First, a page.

Post Traumatic Racetrack Disorder
Written by: Susan Wagner
An Oregon case worker found two-year old twin boys inside a crib with a piece of plywood covering it. The smell resembled a cattle auction.
Their mother, an addict, was doing her best to hold it together but just couldn’t manage them. In her mind the crib was her best option.
They had been this way for two years. Occasionally they were let out and had rudimentary crawling skills. Their list of PTSD triggers was unending.
When my dear friend of Japanese heritage and her husband fostered these boys, they had no idea of the mind trip coming. Foster care training does not prepare one for a situation like this.
Exhausted, they were ready to give up and put the boys back in the system.
I tell you this story because some racehorses have a similar path and it’s not their fault.
Many factors at the track, and even after can blow a thoroughbred’s brain and body. Some can recover, like these twin boys ended up doing. But the PTRD is cemented and it takes intuition, patience and a whole lotta’ love to help these horses find a new life.
I have been a sucker for these OTTB’s. My father spent his life on the racetrack and I have tried to help as many as I can.
So what do you do when you are struggling with physical and behavioral problems with your OTTB?
These are my top three suggestions:
#1 Minimize Pain
#2 Find a routine
#3 Take your time
Minimize Pain because who likes to get out there and work when it hurts? Or do fun stuff when it hurts. I’m a migraine sufferer and I cannot function on those days no matter how much fun stuff is tempting me.
Check Teeth, Check for Ulcers and Check Saddle Fit. These are the top three pain points for OTTBs in my experience.
Find a routine because just like people, ex-racehorses find security in the predictable pattern of life. This does not necessarily mean a pattern of daily riding. This means a pattern of food, space to roam in a low stress environment, and other horses nearby.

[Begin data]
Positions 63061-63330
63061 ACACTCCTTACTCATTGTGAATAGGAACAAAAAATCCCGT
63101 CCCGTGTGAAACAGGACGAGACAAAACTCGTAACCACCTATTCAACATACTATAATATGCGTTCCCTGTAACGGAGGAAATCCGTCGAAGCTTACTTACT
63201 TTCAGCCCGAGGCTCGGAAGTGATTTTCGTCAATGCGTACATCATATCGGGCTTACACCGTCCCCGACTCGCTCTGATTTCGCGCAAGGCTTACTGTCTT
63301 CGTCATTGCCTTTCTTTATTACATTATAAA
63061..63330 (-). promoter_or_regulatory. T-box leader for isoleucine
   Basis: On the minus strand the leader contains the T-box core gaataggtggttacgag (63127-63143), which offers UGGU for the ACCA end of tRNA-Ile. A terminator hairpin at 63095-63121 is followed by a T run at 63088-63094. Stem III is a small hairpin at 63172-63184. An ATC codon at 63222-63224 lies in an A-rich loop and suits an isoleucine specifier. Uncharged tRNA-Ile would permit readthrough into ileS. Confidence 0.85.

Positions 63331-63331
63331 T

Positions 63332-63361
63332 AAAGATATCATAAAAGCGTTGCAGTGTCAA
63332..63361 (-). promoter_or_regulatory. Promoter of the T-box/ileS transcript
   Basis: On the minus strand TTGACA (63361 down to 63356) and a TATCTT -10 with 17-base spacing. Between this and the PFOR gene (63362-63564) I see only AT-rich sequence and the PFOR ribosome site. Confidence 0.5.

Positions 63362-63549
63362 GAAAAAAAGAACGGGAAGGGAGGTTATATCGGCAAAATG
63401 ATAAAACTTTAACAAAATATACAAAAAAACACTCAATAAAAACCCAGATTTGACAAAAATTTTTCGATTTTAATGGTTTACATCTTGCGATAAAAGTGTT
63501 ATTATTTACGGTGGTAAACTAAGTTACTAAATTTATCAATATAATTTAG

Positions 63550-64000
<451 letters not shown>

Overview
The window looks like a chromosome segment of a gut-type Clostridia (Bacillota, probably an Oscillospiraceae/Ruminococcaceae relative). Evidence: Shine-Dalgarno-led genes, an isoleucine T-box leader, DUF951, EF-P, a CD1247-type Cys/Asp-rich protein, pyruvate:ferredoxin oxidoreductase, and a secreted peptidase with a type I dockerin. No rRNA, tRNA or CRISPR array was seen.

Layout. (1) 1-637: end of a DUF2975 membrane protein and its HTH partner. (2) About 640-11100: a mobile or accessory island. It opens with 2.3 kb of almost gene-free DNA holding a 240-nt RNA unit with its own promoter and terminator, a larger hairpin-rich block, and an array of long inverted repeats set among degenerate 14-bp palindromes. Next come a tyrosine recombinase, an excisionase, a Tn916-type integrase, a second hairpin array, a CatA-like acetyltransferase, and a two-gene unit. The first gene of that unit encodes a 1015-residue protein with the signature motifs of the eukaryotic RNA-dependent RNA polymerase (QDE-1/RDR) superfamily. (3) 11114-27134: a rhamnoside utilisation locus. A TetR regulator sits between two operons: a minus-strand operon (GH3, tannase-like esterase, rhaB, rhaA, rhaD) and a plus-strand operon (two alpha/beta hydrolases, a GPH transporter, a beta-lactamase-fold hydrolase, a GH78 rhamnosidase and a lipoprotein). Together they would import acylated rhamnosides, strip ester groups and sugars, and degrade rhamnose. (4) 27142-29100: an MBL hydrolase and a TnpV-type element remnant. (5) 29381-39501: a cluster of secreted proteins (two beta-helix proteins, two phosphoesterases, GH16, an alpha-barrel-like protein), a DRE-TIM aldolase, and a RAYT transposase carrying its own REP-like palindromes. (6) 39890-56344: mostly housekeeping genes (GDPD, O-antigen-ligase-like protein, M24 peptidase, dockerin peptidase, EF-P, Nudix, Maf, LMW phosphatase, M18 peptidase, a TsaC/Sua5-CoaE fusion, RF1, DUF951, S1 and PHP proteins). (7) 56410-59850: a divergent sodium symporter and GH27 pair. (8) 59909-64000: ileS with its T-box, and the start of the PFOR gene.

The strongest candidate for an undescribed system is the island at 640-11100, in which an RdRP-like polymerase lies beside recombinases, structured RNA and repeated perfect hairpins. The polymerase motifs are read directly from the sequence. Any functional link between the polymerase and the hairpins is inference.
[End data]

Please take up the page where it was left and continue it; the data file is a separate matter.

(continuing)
Take your time because damaged ex-racehorses have a lot of baggage. Many times related to pain and frustration. It takes time to build some sort of trust. Horses do not need to be ridden and I find the really tough ones need at least three months on the ground. Quality time together, no expectations, simple ground work and manners for safety.
My friends ended up officially adopting these twin boys. They are seven now. Other than some slight learning difficulties and PTSD triggers, you would never know they spent the first two years of their life in a dark crib riddled with their own feces. They have overcome enough to find a steady life. When they have setbacks, my friends have learned to remind themselves of why they are like this and be patient.
Having this same patience with your OTTB during the difficult times will pay off. You will find your way forward and it will be rewarding! Plus these big horses have an ocean full of love to give in return.
Susan Wagner is a wife, mother and OTTB lover.
She and her husband are semi-retired and reside near the beach in Todos Santos, Baja Mexico with their two ex-racehorses Razz and Silver.
You can find practical OTTB tips, encouragement and wisdom by following them on Instagram @razz.the.ex.racehorse